Legal Eagle Monopoly is for the Birds

Photograph Source: Rudy Giuliani – CC BY-SA 3.0

“A Washington, D.C.-based bar discipline committee,” Politico reports, recommends that former New York City mayor Rudy Giuliani be disbarred for his efforts to steal the 2020 presidential election on Donald Trump’s behalf.  “By prosecuting that destructive case,”  the committee’s report states, “Mr. Giuliani, a sworn officer of the Court, forfeited his right to practice law.”

Meanwhile, another attorney associated with Trump’s attempts to overturn the election results, L. Lin Wood, surrendered his Georgia law license and went into retirement rather than face similar proceedings from that state’s bar association.

While Giuliani and Wood seem to have quite a bit to answer for, and might rightly face court-ordered sanctions for wasting judges’ time with vexatious, malicious, and frivolous litigation, the whole idea of a “license to practice law” is both evil and, historically, un-American.

There’s nothing wrong with “bar associations” as such. Practitioners of many arts, crafts, and occupations join professional organizations, which range in function from membership clubs to mutual aid societies to training and continuing education providers.

But occupational licensing, and especially government-conferred monopolies on such licensing to those professional organizations, deprive individuals of both the right to practice their chosen trades and the right to choose whichever practitioners of those trades meet their needs.

Is it unthinkable for someone who’s not a bar-association-licensed lawyer to represent someone else in court? Not at all.  In fact, New Hampshire’s circuit court rules explicitly provide for “Non-attorney Representatives.”

The US Constitution guarantees those accused of crimes the right to “the assistance of Counsel” for their defense. It says nothing to the effect that said “Counsel” must be a member of a particular club, or have sought, prior to the case, the government’s permission to “practice law.”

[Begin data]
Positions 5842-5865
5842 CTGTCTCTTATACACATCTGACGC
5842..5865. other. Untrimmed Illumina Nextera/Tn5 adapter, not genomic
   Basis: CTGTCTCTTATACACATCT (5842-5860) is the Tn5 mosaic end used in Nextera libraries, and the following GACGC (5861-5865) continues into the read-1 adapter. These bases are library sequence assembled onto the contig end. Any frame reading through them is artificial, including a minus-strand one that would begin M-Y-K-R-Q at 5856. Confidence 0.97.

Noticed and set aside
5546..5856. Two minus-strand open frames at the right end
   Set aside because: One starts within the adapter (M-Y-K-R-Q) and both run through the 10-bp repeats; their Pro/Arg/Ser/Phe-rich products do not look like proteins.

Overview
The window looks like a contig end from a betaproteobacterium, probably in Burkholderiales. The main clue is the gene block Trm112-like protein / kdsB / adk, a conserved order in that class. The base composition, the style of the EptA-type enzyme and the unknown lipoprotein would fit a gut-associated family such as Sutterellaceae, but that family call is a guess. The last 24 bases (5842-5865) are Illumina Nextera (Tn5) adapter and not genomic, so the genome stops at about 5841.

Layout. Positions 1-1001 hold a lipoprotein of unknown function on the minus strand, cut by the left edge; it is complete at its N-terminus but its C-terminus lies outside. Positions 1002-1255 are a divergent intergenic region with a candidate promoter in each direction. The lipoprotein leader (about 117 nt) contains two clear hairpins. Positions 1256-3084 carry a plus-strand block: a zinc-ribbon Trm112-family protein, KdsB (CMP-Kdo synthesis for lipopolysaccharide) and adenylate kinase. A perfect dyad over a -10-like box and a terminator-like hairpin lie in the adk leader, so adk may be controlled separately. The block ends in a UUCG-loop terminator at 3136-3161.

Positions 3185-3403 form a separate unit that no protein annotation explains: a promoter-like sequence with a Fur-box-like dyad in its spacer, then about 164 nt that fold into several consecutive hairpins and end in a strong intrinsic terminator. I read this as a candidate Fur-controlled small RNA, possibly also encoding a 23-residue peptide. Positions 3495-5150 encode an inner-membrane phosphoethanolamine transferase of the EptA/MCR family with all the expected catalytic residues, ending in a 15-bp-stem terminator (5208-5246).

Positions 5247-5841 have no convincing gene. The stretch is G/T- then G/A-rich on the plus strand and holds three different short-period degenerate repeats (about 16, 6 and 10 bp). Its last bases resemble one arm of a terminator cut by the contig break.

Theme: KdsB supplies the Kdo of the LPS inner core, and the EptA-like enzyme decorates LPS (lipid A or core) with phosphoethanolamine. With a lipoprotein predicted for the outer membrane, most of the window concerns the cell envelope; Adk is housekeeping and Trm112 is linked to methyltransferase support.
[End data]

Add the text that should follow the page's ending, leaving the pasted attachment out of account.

Based on their records, I wouldn’t likely choose Giuliani or Wood to represent me in court if my neck was on the line. But it’s my neck, and I should be free to hire the person I deem best qualified to save that neck, no matter what the bar association has to say on the matter.

Similarly, knowing my own limitations, I wouldn’t consider hanging out my shingle as a “lawyer” and offering my services to represent others before a court in matters civil or criminal. But if I was silly enough to do that, and if you were silly enough to take me up on it, the decision should be up to us, not to an association neither of us either belong or have agreed to accept the supervision of. Again, it would be your neck and my reputation — not theirs — on the line.

The theory of law as such is that we’re responsible for our actions. Why should we be robbed of our agency when it comes to defending those actions?

As you may have gathered, I am not an attorney and this column is not intended to constitute legal advice. I’m not sure I legally HAVE to say that, but given the legal profession’s stranglehold on such things, better safe than sorry, right?

Thomas L. Knapp is director and senior news analyst at the William Lloyd Garrison Center for Libertarian Advocacy Journalism ( He lives and works in north central Florida.